Although some surgeons believe that removing small, early rectal tumors through the anus rather than a larger opening in the abdomen is safer surgery for patients and reduces the need for colostomy, two studies show this treatment carries a higher risk of local recurrence.
A study published in the October, 2005 edition of [*Annals of Surgery*](http://www.mdlinx.com/HemeOncLinx/thearts.cfm?artid=1337876&specid=17&ok=yes) reviewed outcomes for 319 consecutive patients treated for T1 rectal cancers over a 17 year period. 151 were treated with ransanal excision (LE). A second group of 160 had surgery that opened the abdomen and removed the tumor and part of the rectum (RAD). This group actually had more poor progrostic factors than the local excision group including larger tumors and an 18% rate of lymph node spread.
Despite poorer expected prognosis the RAD group had fewer local recurrences at the surgical site, fewer distant recurrences, and significantly better recurrence-free survival. However, overall survival and disease-specific survival were similar for both groups.
A [T1 tumor](http://www.cancer.gov/cancertopics/pdq/treatment/rectal/Patient/page2) is limited to the inner lining of the colon and does not extend into the muscular layers. These cancers have not spread to lymph nodes or distant sites. Transanal excision can avoid removing the sphincter requiring colostomy in some situations so patients and surgeons may choose the more limited operation.
David J. Bentrem, M.D. headed the study team, who concluded,
Despite a similar risk profile in the 2 surgical groups, patients with T1 rectal cancer treated by local excision were observed to have a 3- to 5-fold higher risk of tumor recurrence compared with patients treated by radical surgery. Local excision should be reserved for low-risk cancers in patients who will accept an increased risk of tumor recurrence, prolonged surveillance, and possible need for aggressive salvage surgery. Radical resection is the more definitive surgical treatment of T1 rectal cancers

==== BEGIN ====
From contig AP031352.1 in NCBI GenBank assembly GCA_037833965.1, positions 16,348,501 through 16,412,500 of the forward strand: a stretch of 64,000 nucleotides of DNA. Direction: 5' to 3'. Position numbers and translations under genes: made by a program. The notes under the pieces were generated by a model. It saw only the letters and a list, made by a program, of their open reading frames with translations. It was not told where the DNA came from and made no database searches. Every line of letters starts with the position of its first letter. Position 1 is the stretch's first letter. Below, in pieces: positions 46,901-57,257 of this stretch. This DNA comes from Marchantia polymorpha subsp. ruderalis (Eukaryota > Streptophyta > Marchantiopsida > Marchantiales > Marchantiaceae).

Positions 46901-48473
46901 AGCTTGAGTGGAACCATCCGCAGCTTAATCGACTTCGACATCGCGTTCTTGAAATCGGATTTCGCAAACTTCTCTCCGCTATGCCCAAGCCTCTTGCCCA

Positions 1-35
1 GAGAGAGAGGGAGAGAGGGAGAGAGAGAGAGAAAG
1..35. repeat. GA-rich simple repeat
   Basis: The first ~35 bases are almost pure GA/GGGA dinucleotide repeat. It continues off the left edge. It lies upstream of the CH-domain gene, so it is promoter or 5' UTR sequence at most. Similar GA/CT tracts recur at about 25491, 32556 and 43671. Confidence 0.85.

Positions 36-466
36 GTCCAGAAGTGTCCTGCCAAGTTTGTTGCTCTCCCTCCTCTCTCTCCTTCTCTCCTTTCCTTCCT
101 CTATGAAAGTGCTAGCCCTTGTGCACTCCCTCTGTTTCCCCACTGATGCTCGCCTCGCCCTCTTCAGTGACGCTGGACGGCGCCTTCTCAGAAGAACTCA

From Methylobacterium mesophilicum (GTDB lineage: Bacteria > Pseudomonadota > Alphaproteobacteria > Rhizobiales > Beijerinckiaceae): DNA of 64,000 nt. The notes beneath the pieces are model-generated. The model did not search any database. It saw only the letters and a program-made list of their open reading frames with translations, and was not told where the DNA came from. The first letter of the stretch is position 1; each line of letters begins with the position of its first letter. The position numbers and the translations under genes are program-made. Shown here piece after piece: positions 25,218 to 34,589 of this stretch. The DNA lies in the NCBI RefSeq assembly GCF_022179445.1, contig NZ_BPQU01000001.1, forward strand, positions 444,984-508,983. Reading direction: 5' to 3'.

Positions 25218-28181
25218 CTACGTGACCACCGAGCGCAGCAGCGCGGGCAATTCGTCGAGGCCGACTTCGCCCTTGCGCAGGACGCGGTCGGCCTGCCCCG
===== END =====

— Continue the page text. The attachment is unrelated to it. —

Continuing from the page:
In a different study published in the June 2005 Supplement of the [*Journal of Clinical Oncology*](http://meeting.jco.org/cgi/content/abstract/23/16_suppl/3526), researchers analyzed information in the National Cancer Database. In the database, there were 1114 patients who had T1 rectal cancers that were treated with surgery only. Slightly more than half (616 or 55.3%) were treated with local excision through the anus (LE). The other group (498 or 44.7%) had surgical resections that opened the abdomen (SR).
Local excision was more likely to be chosen by patients and surgeons if:
+ tumor was close to the anus: for tumors within 5 cm of the anal verge 58% were removed by local excision (LE) versus 42% treated with standard resection (SR)
+ tumor was small: for tumors less than 1 cm, 77% were treated by LE versus 23% by SR.
+ patients had no other serious medical problems: 58% for LE versus 42%. SR
Mortality and morbidity due to surgery were significantly worse for standard open resection than local excision: Thirty-day mortality was 2.4% for SR compared to 0.5% for LE; morbidity rates for SR was 12.7% versus 4.4% for local excision.
However, local recurrence rates significantly favored standard resection at both 5 years and 8 years. At 5 years 12.7% of patients treated with local excision had experienced local recurrence compared to 6.1% of those who had standard resections. This difference was 14.4% versus 9.5% eight years after surgery. At five years there was no difference in overall survival between the groups.
Y. N. You MD and colleagues reported their results at the 2005 ASCO meeting, and they were published in the June 1, 2005 supplement to the *Journal of Clinical Oncology.* She wrote.
Patients considering LE for T1 rectal cancer may expect lower rates of perioperative morbidity and mortality, but are likely to face greater risks of local/regional tumor recurrence. For those treated with LE, long-term and vigilant oncological follow-up is essential.
[Read the abstract of the Bentrem research in the *Annals of Surgery.*](http://www.mdlinx.com/HemeOncLinx/thearts.cfm?artid=1337876&specid=17&ok=yes)
[Read the abstract of the You study in the *Journal of Clinical Oncology.*](http://meeting.jco.org/cgi/content/abstract/23/16_suppl/3526)
[See the slides of Dr. Nancy You's presentation at the 2005 meeting of the American Society of Clinical Oncology](http://asco.org/ac/1,1003,_12-002511-00_18-0034-00_19-003345,00.asp)